I had written an introductory post on monitoring the system health using the default extended events sessions that runs on a SQL Server 2008 instance and above. Now it is time for next part for this post. In the first post, I provided a set of queries which would be used for getting all the errors that were recorded by the System Health Extended Events session. Now I can create a set of reports using Business Intelligence Development Studio which can be used by the Custom Reports feature of Management Studio.
I put together a three-level drill down report to get a summary report for all the errors reported by the T-SQL queries in my previous post. The dashboard report which will basically serve as the landing page for what I am terming as the System Health Dashboard looks something like this:
As you can see above, the report shows me the different events captured by the Extended Events session. The first level drill down provides a summary of all the different errors reported.
The last drill-down option is to go look into every occurrence of a specific error number. This report basically shows all the occurrences of a specific error number along with the query text (if captured) and specifics for the event recorded rather than the generic error description that you see in the above report.
The other category of events captured by the Health Session are wait information which fall under the following category:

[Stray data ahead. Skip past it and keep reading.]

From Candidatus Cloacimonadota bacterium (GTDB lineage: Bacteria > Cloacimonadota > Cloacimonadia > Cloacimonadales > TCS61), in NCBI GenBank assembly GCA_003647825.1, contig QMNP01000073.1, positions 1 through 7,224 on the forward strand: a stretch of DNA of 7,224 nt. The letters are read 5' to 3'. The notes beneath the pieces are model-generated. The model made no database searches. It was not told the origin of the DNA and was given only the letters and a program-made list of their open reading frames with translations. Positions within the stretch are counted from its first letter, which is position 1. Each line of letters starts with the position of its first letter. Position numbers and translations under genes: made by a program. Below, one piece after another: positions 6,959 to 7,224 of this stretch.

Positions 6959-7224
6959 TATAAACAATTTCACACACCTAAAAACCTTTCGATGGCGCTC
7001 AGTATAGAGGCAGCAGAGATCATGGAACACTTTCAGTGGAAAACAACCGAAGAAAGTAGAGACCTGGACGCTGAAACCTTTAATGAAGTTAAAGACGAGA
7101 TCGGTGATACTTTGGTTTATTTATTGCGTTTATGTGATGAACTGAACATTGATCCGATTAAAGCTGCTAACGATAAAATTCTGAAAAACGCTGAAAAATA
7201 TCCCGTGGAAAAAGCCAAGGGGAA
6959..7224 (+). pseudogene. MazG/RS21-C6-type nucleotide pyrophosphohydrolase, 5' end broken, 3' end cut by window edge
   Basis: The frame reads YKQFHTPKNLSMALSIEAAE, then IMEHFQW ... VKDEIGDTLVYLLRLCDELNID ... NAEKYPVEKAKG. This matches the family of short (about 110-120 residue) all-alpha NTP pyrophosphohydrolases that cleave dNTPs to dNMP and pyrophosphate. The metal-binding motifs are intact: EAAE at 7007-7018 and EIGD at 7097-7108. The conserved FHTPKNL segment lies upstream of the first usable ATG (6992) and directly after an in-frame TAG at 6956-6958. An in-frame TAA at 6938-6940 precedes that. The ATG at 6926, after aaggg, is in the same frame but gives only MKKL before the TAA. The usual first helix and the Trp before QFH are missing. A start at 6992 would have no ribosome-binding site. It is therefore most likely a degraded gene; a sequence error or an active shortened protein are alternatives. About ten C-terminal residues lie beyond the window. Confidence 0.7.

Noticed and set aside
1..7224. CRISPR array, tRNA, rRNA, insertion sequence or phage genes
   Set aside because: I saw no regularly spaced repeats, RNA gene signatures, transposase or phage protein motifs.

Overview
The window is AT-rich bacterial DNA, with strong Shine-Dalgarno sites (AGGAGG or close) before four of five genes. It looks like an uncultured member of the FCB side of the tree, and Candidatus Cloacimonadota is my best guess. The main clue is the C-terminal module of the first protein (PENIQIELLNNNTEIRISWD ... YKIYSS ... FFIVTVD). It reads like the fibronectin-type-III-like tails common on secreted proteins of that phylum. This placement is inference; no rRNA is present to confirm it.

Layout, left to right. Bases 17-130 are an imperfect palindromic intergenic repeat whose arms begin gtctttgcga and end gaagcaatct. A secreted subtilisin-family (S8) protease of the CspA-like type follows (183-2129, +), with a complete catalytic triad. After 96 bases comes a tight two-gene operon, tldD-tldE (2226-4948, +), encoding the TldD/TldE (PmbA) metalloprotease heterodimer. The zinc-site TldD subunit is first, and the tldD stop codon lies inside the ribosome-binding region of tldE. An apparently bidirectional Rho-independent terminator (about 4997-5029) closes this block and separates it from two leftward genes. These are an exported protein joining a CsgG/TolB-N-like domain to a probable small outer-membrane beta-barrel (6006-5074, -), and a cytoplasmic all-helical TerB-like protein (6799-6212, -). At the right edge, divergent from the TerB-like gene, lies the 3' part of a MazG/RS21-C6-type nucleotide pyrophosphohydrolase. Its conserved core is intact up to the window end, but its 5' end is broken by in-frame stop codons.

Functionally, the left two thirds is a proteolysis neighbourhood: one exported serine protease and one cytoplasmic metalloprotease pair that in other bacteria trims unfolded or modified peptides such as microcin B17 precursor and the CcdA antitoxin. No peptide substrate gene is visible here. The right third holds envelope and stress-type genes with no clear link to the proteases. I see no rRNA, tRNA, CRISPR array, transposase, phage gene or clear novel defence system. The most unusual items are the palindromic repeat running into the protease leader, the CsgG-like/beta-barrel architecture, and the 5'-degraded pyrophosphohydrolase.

- Any sessions that have waited on latches (or other interesting resources) for > 15 seconds.
- Any sessions that have waited on locks for > 30 seconds.
- Any sessions that have waited for a long time for preemptive waits. The duration varies by wait type. A preemptive wait is where SQL Server is waiting for external API calls.
The query below will give you the query which experienced the wait along with the wait times which were recorded by the System Health session.
SELECT CAST(xet.target_data AS XML) AS XMLDATA INTO #SystemHealthSessionData FROM sys.dm_xe_session_targets xet JOIN sys.dm_xe_sessions xe ON (xe.address = xet.event_session_address) WHERE xe.name = 'system_health' ;WITH CTE_HealthSession (EventXML) AS ( SELECT C.query('.') EventXML FROM #SystemHealthSessionData a CROSS APPLY a.XMLDATA.nodes('/RingBufferTarget/event') as T(C) WHERE C.query('.').value('(/event/@name)', 'varchar(255)') in ('wait_info','wait_info_external') ) SELECT EventXML.value('(/event/@timestamp)', 'datetime') as EventTime, EventXML.value('(/event/data/text)', 'varchar(50)') as WaitType, EventXML.value('(/event/data/value)', 'int') as Duration, EventXML.value('(/event/data/value)', 'int') as Max_Duration, EventXML.value('(/event/data/value)', 'int') as Total_Duration, EventXML.value('(/event/action/value)', 'varchar(10)') as Session_ID, EventXML.value('(/event/action/value)', 'varchar(max)') as sql_text FROM CTE_HealthSession ORDER BY EventTime DESC DROP TABLE #SystemHealthSessionData
A sample output of the above query is shown above. The .sql file for the above query can be downloaded from here.
Note: Beware of false positives for PREEMPTIVE_OS_GETPROCADDRESS waits described here.
In the next post, I shall give a preview of the wait reports and provide another set of queries to track a category of events tracked by the System Health session.
Once I have completed this series, I shall upload all the series of reports to my SkyDrive so that they can be downloaded for your benefit.